Gordon Brown has claimed that his government has cut capital gains tax over
the 10 years it has been in power, as Tory leader David Cameron maintained the
pressure on the government over its CGT changes.
‘When we came to power it was 40%. Now, under the Chancellor’s proposals, it
is 18%,’ Brown said in answer to Cameron’s questions yesterday.
The government plans to scrap the 40% rate and have one single 18% rate,
without the network of reliefs and allowances that went with the 40% rate.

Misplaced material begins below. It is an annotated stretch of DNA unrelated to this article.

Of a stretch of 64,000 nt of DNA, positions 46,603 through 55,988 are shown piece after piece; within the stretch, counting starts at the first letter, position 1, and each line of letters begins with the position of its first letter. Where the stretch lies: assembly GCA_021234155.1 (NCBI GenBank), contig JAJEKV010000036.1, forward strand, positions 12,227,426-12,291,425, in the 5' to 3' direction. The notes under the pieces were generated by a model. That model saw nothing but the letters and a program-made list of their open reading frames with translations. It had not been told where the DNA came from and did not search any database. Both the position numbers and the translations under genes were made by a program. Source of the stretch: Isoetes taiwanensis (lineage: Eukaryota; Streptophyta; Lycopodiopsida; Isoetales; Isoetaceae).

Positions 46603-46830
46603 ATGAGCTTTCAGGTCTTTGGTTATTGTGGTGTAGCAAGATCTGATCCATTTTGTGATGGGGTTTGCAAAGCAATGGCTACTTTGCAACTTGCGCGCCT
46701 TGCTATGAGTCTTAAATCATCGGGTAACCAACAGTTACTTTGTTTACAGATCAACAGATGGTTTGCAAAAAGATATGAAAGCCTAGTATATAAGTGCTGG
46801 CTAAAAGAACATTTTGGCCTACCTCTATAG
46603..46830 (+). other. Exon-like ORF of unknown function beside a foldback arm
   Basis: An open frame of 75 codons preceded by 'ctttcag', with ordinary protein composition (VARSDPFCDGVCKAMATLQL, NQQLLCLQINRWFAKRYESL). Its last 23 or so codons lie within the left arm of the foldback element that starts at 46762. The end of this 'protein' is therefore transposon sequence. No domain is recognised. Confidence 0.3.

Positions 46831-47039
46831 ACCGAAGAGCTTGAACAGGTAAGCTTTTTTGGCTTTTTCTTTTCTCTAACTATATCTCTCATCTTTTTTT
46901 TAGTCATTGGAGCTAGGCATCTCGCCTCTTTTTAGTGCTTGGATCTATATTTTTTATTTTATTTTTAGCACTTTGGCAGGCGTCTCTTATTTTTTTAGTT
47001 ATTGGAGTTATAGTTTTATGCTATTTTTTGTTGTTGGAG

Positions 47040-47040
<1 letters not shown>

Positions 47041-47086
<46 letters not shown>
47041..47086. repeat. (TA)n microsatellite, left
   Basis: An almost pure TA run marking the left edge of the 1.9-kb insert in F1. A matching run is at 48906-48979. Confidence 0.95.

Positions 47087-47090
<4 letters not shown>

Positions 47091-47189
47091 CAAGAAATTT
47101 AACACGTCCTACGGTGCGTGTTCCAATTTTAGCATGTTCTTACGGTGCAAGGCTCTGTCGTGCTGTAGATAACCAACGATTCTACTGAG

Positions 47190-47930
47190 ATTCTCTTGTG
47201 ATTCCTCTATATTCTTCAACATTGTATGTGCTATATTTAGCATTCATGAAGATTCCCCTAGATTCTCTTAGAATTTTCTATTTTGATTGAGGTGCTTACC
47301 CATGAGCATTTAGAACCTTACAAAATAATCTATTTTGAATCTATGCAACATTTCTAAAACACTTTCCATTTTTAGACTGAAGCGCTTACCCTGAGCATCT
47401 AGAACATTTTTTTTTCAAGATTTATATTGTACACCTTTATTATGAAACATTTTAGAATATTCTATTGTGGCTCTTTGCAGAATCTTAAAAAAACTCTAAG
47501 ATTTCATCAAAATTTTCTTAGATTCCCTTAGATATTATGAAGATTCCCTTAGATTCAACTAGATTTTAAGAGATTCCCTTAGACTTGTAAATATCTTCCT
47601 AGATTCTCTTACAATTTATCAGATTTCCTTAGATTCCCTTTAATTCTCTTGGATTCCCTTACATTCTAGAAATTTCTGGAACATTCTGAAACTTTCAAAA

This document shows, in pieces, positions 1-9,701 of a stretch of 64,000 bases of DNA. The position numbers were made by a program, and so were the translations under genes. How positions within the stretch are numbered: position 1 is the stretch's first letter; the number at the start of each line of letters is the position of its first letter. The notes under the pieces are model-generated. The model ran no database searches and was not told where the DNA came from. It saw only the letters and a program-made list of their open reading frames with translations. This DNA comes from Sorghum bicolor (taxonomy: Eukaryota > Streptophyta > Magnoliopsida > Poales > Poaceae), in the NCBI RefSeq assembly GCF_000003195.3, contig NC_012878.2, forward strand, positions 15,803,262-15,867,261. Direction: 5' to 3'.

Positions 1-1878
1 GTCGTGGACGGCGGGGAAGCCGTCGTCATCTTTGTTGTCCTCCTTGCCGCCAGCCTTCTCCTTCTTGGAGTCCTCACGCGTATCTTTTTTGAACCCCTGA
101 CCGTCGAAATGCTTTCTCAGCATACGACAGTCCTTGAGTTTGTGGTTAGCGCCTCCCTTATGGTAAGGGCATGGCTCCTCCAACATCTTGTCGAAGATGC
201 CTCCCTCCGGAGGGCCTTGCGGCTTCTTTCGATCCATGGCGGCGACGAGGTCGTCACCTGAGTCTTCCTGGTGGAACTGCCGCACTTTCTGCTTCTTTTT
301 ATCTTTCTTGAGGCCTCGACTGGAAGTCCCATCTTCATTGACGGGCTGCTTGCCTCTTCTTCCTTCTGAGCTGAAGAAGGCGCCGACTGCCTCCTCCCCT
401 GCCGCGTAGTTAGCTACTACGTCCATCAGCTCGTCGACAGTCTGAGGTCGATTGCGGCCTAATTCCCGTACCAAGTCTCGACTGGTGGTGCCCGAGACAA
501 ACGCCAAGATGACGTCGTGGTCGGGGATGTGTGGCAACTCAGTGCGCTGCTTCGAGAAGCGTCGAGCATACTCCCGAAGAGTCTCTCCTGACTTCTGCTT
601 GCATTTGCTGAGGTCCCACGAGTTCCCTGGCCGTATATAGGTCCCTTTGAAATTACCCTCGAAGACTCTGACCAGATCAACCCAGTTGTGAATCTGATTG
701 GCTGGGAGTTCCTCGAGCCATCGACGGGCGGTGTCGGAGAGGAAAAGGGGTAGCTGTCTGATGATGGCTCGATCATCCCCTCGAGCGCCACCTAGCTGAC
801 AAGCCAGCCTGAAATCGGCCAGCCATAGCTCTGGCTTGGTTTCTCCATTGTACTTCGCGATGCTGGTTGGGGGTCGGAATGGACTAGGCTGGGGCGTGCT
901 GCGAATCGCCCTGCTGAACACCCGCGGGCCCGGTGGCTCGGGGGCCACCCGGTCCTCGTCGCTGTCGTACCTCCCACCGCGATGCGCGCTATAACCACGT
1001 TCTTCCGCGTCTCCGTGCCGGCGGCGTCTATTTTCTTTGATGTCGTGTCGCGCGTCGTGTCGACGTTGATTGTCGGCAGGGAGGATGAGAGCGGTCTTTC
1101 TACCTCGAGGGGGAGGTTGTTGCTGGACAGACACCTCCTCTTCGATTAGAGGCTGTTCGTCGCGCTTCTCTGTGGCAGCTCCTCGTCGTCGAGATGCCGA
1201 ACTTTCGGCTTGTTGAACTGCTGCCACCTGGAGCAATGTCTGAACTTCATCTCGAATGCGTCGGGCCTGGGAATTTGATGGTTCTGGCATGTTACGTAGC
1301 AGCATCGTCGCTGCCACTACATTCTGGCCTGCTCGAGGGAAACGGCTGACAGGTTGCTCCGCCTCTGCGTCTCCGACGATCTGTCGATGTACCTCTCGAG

Cameron pressed Brown to give more certainty to business on what would happen
with the capital gains regime.
‘It is only three months before the start of the financial year. Businesses
throughout the country want to know the capital gains tax rate that they will
face in April. Will the Chancellor go ahead with his 80% increase in capital
gains tax rates, or are we set for another humiliating U-turn?,’ Cameron asked.
Gordon Brown said the announcements would come shortly.
‘The chancellor has agreed to consult on its implementation and will report
back to the House of Commons in due course. Why did the Conservatives have 18
years of not reducing the rate of capital gains tax?,’ he said.
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